In 2003, Sega ported Ver. 2 to the PS2 as Initial D Special Stage- exclusively in Japan, of course. IDSpS includes everything from V2 except multiplayer, unfortunately- instead, it includes fiftysomething if not more smaller 'missions' that follow the course of the manga (up to a point), less quarter munching, and a huge soundtrack consisting of just about every good or notable Eurobeat track from the first two seasons of the series, although you have to unlock some of them first. Special Stage runs at a fluid 60 frames per second with no real graphics hit from the arcade port, and isn't especially hard to run despite being a PS2 game, so if you just want to play some Initial D this is probably your best bet. PCSX2 will be your emulator of choice; finding an ISO is up to you but shouldn't take very long. (Here's a mega link; delete if you don't want this on here.)
Despite being a PS2 game, by default Special Stage only has digital controls- the analog stick doesn't activate until you hit a certain point, then it works just like the D-pad. Even then it controls quite nicely, without feeling too jerky or slow- at least until you get to Irohazaka or Happogahara and spend the entire race against the wall. The game supports a steering wheel, but PCSX2 doesn't by default- you can download a USB plugin here that will allow you to emulate a generic wheel and map it to whatever real peripheral you have, be it a G27 or an Xbox pad. It's worth using this even if you're using a controller to play- while it'll make the game feel significantly different and more on-rails, some of the later courses are nigh impossible without finer steering controls.
All this is useless, of course, without a translation guide, so here's one that should get you started. The Legend of the Streets bits aren't translated, which is a shame because Special Stage adds pseudo-animation and full voice acting to them, and there's neat stuff like certain dialogues changing depending on what you're driving, but that's okay.
A while later, Sega decided to do another port- this time it was remaking Ver. 3 as Initial D Street Stage on the PSP, again a JP exclusive. IDStS contains just about everything from Ver. 3, but changes the car tuning system considerably. Now, instead of gaining points when winning a race, the player is given a choice of three collectable cards. Usually they're just still frames from the manga or additional car information, sometimes even extra music to play while racing, but certain cards will allow you to upgrade your car instead. Tuning paths are still present, but this system can allow the player to fully upgrade their car much earlier in the game, as well as hoard upgrade cards if they choose to change vehicles later on and have to start over.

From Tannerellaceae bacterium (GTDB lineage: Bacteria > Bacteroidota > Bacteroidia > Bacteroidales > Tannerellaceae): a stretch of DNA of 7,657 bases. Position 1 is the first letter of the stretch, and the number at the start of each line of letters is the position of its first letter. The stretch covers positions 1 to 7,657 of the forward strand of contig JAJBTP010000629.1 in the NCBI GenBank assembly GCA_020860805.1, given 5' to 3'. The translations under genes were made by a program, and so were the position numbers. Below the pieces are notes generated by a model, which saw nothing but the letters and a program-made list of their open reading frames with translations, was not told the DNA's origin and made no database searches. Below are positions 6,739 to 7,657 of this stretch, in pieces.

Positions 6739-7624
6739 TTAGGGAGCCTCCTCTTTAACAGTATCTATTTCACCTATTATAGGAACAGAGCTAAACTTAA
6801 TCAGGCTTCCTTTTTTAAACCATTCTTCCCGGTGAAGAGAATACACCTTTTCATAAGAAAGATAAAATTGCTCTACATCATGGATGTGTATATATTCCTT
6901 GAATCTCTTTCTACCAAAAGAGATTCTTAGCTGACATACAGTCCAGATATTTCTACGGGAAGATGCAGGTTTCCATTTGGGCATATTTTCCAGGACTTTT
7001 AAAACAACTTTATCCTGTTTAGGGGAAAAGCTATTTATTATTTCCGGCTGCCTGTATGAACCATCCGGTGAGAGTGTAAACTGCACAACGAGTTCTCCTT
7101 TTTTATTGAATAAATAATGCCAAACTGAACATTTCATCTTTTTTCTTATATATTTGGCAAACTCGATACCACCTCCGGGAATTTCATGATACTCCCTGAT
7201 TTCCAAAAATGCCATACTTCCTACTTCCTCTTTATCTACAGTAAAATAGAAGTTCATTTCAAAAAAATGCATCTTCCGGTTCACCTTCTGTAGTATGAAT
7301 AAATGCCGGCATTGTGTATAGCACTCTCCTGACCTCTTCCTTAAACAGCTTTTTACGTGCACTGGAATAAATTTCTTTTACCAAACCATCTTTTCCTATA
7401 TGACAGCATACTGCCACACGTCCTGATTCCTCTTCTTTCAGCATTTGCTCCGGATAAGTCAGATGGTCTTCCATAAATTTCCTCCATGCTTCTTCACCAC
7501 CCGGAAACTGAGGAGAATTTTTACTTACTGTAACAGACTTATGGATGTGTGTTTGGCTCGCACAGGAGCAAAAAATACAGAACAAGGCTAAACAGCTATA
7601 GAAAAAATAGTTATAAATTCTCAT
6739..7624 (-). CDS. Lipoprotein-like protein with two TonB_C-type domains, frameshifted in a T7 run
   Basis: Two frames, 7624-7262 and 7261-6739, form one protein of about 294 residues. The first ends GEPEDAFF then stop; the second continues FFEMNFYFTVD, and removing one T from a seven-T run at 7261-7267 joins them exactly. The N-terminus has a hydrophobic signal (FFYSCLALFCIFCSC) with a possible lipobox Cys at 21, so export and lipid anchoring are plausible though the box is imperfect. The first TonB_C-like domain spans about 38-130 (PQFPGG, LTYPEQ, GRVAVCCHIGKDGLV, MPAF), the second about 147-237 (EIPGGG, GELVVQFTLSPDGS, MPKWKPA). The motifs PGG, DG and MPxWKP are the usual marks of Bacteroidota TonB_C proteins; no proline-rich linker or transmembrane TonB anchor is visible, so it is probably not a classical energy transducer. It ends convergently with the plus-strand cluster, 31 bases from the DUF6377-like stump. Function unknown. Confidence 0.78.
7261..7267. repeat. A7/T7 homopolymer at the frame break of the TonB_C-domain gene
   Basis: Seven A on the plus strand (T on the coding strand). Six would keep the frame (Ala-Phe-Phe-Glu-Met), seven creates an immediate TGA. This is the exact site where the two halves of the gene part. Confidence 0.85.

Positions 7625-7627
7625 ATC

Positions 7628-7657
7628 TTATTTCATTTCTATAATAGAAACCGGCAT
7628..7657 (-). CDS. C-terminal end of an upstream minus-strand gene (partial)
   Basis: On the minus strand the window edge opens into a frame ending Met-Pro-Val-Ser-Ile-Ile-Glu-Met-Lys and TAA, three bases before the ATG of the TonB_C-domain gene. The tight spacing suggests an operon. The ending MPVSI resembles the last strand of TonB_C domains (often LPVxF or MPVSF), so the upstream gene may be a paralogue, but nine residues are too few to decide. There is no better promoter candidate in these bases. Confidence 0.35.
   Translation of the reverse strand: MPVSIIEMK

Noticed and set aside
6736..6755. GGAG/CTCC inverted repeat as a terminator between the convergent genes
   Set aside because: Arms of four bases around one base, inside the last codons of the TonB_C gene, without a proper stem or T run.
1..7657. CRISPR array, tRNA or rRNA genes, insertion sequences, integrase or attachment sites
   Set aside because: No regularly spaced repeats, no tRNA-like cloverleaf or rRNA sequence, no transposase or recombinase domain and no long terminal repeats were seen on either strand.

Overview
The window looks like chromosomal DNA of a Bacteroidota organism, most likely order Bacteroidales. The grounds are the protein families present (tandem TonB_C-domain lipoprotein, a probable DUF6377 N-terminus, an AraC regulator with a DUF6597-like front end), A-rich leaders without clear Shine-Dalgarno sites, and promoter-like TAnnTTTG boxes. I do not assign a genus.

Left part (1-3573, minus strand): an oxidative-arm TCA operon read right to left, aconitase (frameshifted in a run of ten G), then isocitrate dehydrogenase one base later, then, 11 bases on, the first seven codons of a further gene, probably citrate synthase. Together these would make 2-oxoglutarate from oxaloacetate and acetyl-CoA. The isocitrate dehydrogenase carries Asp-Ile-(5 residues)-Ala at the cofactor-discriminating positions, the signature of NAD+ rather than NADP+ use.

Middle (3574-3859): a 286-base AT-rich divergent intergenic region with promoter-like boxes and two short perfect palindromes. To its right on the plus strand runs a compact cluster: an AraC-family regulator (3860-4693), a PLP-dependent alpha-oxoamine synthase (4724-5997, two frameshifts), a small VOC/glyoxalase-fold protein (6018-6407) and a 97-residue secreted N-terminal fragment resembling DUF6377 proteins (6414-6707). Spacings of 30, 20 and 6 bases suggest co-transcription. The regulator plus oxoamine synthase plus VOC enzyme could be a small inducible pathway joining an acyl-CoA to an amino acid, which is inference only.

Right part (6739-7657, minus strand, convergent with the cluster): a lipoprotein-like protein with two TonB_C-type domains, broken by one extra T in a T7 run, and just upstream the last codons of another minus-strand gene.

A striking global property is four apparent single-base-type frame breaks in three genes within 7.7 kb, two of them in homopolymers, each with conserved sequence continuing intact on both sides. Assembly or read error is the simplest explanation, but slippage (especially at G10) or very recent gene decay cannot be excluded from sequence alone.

Street Stage unfortunately suffers in the graphics department due to being on a handheld console- the visuals take a hit, although not a huge one, but more importantly the game is locked at 30 frames per second. It's a 'solid 30' without additional drops so one can get used to it after a while, but still somewhat off-putting if the player is used to 60fps+. On the other hand, PPSSPP is a considerably lightweight emulator and Street Stage isn't a very intense game, so it should be easier to emulate than Special Stage and may look nicer in your opinion due to the PS2's inherent blurriness and PPSSPP's better resolution scaling options.
Even though the PSP has an analog nub, Street Stage has no analog control whatsoever. It does, however, include a setting in the options menu to change how hard your car will veer using digital steering- it's recommended to set this to maximum, as otherwise you won't be able to turn hard enough for hairpins and switchbacks. Less sharp curves can be navigated by 'tapping' your way around it, something that should be familiar to anyone who has used an especially twitchy car in older racing games with no analog input. Still, it takes a lot to get used to the controls, and with a higher sensitivity you'll find yourself oversteering on even the slightest corners.
Street Stage was released in two forms- fully Japanese, and a European version that includes the same game but has the instruction manual in English. It can be found here- the image list goes from most recent to earliest, so it starts on page two. IDStS also includes- gasp!- multiplayer, in the form of ad-hoc local multiplayer using the PSP's wireless.